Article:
If HMRC have delayed using information in their possession, and this results in you paying too little tax, HMRC will sometimes write off the arrears of tax under Extra-Statutory Concession (ESC) A19. This guidance is to help you consider whether you can challenge HMRC under this policy.
Extra-Statutory Concession A19 is a practice developed by the former Inland Revenue (now HMRC) to cover situations where an error or administrative failure of theirs resulted in someone paying too little income tax or capital gains tax.
Devised to ensure fairness for taxpayers where the strict law says that they owe tax but it would be unfair to pursue payment, its use can alleviate worry and concern for vulnerable taxpayers presented with large, unexpected demands for arrears of tax.
The concession provides for tax to be written off (that is, not collected) in certain circumstances. It has a factual element and a subjective element.
It is generally easy enough to work out whether the purely factual conditions are satisfied. Arrears of tax must have arisen because HMRC have delayed in using information about you which they have had in their possession, and the arrears must usually be at least one year old. Sometimes, the concession can be used to write off arrears which are less than a year old where HMRC’s failure to make use of information has been persistent.
HMRC have agreed to treat P14 information from employers as relevant for the purposes of the 2012/13 tax year onwards, though they did not treat it as such for earlier years.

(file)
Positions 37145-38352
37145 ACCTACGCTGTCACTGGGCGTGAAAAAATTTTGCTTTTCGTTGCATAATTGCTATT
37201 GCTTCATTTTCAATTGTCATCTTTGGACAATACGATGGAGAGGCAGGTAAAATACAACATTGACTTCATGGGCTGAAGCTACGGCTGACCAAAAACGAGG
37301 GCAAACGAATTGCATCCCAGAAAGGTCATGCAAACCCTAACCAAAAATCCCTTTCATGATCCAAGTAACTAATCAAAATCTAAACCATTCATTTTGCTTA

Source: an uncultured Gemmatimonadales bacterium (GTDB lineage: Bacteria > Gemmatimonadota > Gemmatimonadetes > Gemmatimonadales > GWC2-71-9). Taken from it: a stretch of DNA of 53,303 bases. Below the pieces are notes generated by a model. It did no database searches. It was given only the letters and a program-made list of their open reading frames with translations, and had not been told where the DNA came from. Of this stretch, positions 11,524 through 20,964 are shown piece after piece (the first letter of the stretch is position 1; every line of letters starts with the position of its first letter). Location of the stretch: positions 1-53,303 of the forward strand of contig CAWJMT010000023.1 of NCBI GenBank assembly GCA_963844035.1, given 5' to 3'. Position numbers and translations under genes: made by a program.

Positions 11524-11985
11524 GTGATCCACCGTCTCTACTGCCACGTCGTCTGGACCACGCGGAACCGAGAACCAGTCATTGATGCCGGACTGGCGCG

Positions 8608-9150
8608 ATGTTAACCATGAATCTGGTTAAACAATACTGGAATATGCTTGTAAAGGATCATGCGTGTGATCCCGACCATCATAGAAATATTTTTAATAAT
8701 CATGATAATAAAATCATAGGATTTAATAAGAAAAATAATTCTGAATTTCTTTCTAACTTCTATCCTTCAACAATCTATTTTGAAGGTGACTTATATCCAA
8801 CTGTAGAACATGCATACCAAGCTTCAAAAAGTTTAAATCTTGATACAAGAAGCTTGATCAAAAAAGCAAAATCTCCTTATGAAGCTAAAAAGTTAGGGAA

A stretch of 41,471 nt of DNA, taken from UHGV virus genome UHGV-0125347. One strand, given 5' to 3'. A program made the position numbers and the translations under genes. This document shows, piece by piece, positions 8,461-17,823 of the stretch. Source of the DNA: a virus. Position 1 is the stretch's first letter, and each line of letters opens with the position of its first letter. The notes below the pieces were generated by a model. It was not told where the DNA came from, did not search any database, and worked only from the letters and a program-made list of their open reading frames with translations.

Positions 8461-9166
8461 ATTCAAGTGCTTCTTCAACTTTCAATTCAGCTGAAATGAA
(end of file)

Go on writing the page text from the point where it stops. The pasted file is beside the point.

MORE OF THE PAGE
The subjective element is less easy to satisfy: whether HMRC write off the tax depends on whether they think it was reasonable for you to have believed your tax affairs were in order (see heading 3 below).
You can ask for collection to be suspended while you await the outcome of an investigation.
So when might you be justified in asking for your tax to be written off under ESC A19?
First, bear in mind that A19 usually only applies to underpayments for tax years ending more than 12 months ago - for example, you cannot normally use ESC A19 to ask for tax owing for 2017/18 to be written off if HMRC are advising you of the underpayment in, say, June 2018.
However, if HMRC have persistently got something wrong year after year, we would expect them to consider writing the tax off for all years up to and including 2017/18 unless they corrected the error before the end of the 2017/18 tax year. So if you underpaid tax in earlier tax years, and an underpayment in 2017/18 again occurred for the same reasons, A19 might apply. It might help to ask yourself:
For ESC A19 to apply, it must have been reasonable for you to have believed that your tax affairs were in order. The question is not whether you did in fact believe that your affairs were in order, but whether it was reasonable for you to believe they were.
Importantly, this ‘reasonable belief’ test should be applied by looking at you as an individual. HMRC’s internal guidance requires their officers to consider the following factors when applying the reasonableness test: